OGDEN -- Twelve months ago, Susan Mosteller found herself desperate and considering a drastic life change.
The Kaysville resident said after 13 years of domestic abuse, she was questioning her value and her potential. Despite being jobless, she was considering leaving her marriage.
"I was asking myself, 'Really, Susan? This is all you want? This is all you get?'" said Mosteller, now 36 and a speaker Tuesday at Weber State's Venture Course graduation ceremony. "So I packed up and left, and through a strange series of events, I ended up in this program. And Venture gave me back my life."
Mosteller was one of 17 graduates to earn 2013 program diplomas. The Venture Course, now in its fifth year at Weber State, gives about 25 students a year a chance to take three terms of night classes on a wide range of humanities topics. Students who otherwise could not afford college put in two hours each on Tuesday and Thursday nights, with transportation costs paid and childcare provided.
WSU professors from a variety of disciplines teach the Venture students. Costs are paid by donations, made by entities including the Alan E. Hall & Jeanne H. Hall Endowment for Community Outreach, O.C. Tanner Company and the Utah Humanities Council. Classes are free and translate into 10 hours of college credit. For information, visit www.utahhumanities.org/Venture.htm.
"When you are in an abusive relationship, you think it will be easy when you leave, because you will be free, but it's not," said Mosteller, the mother of kids ages 5, 8 and 18. "I was just completely directionless. But with Venture being there, I had people to support me, to help me, to remind me I am intelligent. I can think for myself, I can do for myself and I can create a better life without abuse than I had with abuse."
Mosteller is applying for scholarships and aid, and hopes to continue her WSU education as a psychology major. Her dream career is helping suicidal teens find hope and move forward in a positive, healthful way.
"Venture was exactly what I needed, because the courses were empowering, from philosophy, which changes everything about the way you think, to studying the Holocaust, to cancer issues in Utah, to English literature, U.S. history to women's rights, slavery and equality. All of these courses empowered me, and I want to empower other people to make important changes in their lives."
Venture Course graduate Tina Gomez talked about bad choices she made earlier in life, and of being a methamphetamine addict and a mother by age 16. Now 35, Gomez, of Ogden, said she has been drug free for a decade.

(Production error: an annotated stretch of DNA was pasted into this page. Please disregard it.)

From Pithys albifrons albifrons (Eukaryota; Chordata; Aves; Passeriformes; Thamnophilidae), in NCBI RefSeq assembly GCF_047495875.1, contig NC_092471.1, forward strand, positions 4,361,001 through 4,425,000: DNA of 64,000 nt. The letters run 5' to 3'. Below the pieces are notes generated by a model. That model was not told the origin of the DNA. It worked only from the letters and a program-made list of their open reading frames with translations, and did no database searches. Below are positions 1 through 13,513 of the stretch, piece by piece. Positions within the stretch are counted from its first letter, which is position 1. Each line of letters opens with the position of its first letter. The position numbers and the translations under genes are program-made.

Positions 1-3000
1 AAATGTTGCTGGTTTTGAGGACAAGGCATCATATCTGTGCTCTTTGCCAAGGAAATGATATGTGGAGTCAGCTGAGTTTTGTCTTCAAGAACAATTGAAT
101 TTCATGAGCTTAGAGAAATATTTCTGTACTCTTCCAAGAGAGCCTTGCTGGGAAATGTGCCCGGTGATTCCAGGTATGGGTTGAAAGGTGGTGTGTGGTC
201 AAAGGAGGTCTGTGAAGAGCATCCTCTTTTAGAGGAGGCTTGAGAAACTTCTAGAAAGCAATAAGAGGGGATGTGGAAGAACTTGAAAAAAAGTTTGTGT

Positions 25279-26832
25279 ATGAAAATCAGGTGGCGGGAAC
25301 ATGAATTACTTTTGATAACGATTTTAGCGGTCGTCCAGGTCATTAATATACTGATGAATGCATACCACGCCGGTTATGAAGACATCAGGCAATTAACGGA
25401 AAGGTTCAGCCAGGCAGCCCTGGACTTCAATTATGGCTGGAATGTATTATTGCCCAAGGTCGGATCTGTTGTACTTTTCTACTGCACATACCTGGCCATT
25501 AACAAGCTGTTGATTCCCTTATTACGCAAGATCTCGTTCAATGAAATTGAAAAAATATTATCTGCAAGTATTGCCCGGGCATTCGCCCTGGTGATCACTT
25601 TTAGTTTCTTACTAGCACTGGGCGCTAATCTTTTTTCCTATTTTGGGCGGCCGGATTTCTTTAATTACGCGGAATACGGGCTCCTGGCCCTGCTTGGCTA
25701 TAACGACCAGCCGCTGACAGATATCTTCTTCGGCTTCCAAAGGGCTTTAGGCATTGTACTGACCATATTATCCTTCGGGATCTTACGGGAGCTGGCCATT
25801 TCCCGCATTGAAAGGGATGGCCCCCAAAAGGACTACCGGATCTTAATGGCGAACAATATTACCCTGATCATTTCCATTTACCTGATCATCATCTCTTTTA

"I decided to turn my life around, and I wanted to be able to see my kids," said Gomez, who had six children, one of whom lives with her. Two went to adoptive homes, she said, and three are in the custody of others.
"Without family and friends, I never would have been able to make changes," she said. "I had been thinking about going to school, off and on. As a single mom with tight finances, I thought I should do it now or never."
Gomez plans to apply her 10 credits to a WSU technical sales degree. She is happily employed at a local call center.
"I work for a good company, and I want to be able to give back," she said. "The Venture Course taught me I could go back to school and be successful. I learned I can do all things I dreamed about when I was younger. I value myself more because I know I can achieve what I want."
Tonia Wilson, who helms WSU's Venture Course program, thanked her diverse students for their hard work, their commitment and for becoming a supportive group of friends who rallied when one among them, Marisa Galvan, learned her cancerous tumors had returned for a third time. Galvan completed the first term of the Venture Course before leaving for medical treatment and has been invited to return next year to complete her work.
"I was excited, because this was something I could do," said Galvan, 22, of the Venture Course. "I was a good student at (Layton's) Northridge High School and was named the best student of the year. Northridge was very supportive of me."
Treatments for the initial and recurring brain tumors left Galvan unable to walk, talk or eat, she said. But she overcame and hoped to attend college.
"With the medical bills, I can't afford tuition," she said. "I want to go to school to be an RN and work at Primary Children's. I want to show people in my life that they should never give up."
Before the diplomas were handed out, with handshakes and hugs, Wilson had one more question for her students.
"I have the highest expectations for you all," she said, smiling. "So, what are you registering for in the fall?"